There are times you would want to do some sort of server-side validation on a form. As an example, you might want to validate a user's login credentials. In my case, the reasons for developing this validation wrapper, were to ensure that an ID was populated on the server, before allowing my Wizard to proceed to the next step. My opinion of ASP.Net's CustomValidator is that it is, quite frankly; horse shit. So, as per usual, I set about making my own way. My requirements were as follows:
  • User clicks "Next" (or Submit) button
  • Server checks if ID is populated
  • Server returns this information
  • If ID is not populated, prevent moving to the next step
  • If ID is populated, allow moving to the next step
Clearly Ajax had to be used here, and I opted to use JQuery's $.ajax as I find it to be absolutely splendid. The secret to achieving the functionality we want, is to set the async property to false. The reason being that with the async property set to true, Ajax will behave as Ajax is supposed to behave. In our case we do not want Ajax to behave normally, as the form would submit while the Ajax call was being made. As is my style, I decided to create a wrapper functionality, making the whole thing rather generic and fun to use: The way this works is that it makes a call to the path which you give it, passes the data which you give it and depending on the server's response, will execute one of the functions (successEvent / failEvent) you passed to it. Meanwhile on C#'s back-end: This is pretty self explanatory, I won't insult your intelligence and explain what it does :) And to use this method on your page? Simple: If you're curious about the String.Format, please refer to here. And that's all there is to it! The process goes like this:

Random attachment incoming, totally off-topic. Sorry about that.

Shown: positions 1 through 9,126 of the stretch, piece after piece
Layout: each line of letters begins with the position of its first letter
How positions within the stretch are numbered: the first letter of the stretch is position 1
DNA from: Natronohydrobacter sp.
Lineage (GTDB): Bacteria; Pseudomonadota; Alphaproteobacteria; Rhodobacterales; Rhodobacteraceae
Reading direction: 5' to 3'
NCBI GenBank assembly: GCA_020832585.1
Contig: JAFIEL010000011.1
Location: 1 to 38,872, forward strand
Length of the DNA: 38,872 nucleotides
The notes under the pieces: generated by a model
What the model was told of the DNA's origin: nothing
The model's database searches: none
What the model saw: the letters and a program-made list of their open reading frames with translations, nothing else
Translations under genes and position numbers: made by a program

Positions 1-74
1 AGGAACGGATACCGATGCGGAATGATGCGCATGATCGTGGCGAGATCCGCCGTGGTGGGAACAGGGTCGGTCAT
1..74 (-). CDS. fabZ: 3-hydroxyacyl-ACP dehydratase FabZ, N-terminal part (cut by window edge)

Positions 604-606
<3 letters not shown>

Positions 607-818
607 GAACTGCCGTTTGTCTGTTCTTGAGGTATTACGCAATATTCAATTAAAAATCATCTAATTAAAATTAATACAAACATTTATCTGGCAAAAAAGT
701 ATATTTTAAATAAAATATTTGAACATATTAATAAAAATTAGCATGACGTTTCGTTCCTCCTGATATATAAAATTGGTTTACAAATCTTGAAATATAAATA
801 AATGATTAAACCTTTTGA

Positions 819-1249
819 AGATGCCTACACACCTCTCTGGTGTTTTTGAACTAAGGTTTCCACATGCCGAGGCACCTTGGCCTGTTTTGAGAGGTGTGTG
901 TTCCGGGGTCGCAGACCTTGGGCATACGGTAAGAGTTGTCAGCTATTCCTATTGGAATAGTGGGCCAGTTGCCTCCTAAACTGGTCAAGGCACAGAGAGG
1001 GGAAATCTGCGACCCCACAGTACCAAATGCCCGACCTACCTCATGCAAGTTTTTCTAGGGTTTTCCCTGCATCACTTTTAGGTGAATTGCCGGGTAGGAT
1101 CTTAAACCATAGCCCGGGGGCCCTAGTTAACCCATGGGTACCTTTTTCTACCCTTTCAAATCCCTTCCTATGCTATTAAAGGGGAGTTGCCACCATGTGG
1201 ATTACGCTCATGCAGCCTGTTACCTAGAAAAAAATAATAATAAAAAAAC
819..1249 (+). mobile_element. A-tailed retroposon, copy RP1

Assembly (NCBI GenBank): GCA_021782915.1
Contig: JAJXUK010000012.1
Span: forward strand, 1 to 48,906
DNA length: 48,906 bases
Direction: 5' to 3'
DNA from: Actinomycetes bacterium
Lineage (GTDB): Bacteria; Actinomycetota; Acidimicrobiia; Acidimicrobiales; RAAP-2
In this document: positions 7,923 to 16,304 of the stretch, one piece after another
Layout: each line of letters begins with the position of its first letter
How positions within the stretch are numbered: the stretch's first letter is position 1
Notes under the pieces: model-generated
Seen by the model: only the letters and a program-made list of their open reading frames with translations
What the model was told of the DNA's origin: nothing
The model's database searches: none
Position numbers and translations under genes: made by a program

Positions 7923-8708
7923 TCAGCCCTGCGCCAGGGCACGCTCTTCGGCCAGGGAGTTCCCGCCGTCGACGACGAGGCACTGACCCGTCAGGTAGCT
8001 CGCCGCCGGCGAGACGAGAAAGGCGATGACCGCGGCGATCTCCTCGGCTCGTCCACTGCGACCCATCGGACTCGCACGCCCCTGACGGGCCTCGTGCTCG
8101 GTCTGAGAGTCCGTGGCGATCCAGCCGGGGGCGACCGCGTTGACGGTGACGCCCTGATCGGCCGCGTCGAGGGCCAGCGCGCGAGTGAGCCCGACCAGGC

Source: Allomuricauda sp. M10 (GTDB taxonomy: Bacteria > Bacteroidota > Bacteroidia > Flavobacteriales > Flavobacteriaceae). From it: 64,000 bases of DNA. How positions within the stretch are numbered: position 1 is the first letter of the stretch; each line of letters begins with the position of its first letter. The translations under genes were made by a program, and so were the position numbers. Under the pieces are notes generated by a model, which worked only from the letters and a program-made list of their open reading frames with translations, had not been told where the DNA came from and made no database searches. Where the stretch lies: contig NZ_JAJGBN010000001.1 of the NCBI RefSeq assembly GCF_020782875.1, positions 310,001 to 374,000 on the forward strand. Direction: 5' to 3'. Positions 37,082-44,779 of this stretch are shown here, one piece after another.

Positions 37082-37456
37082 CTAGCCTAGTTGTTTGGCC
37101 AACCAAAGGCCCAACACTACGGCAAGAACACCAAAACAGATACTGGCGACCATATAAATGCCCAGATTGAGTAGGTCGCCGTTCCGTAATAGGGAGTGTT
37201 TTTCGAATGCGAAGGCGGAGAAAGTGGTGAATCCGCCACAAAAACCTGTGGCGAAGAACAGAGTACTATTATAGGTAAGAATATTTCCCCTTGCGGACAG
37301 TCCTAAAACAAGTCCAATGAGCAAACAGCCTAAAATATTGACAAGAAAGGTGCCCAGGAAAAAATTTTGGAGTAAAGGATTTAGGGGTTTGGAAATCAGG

• User clicks button
  • The click function we binded is fired
  • The ValidationEvent function is fired
  • Ajax call is made to server using our details
  • Depending on the response from the server, the success or fail events are executed
  • In my case, I only passed a failure function; TemplateValidationFailure
And that's all there is to it!
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18Dec/103

JavaScript String.Format

How awesome would it be to have C#'s String.Format, or PHP's printf in JavaScript? "Quite so" says I, rather smugly. Well, here it is: Usage is simple, and follows the same functionality as that found in C#'s String.Format. Honestly, I just don't like PHP's way of tossing in '%s' everywhere. Here's an example, using a JQuery selector to find an object with a given ID, stored in a var: And that's all there is to it! Happy coding!
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17Dec/101

Combining JavaScript or CSS Files (PHP Version)

Please refer to my previous post which is done in ASP.Net. And now, may I present to you, the PHP version in all it's hastily coded atrocity: To reference this, simply type in something akin to the following into your <head> tag:
<script type="text/javascript" src="include.php?type=js"></script>
Also: If you get weird characters such as these beauties; ï»¿ please ensure that the files you are saving (the javascript and css files) are encoded without BOM (Byte Order Mark).
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16Dec/106

Combining JavaScript or CSS Files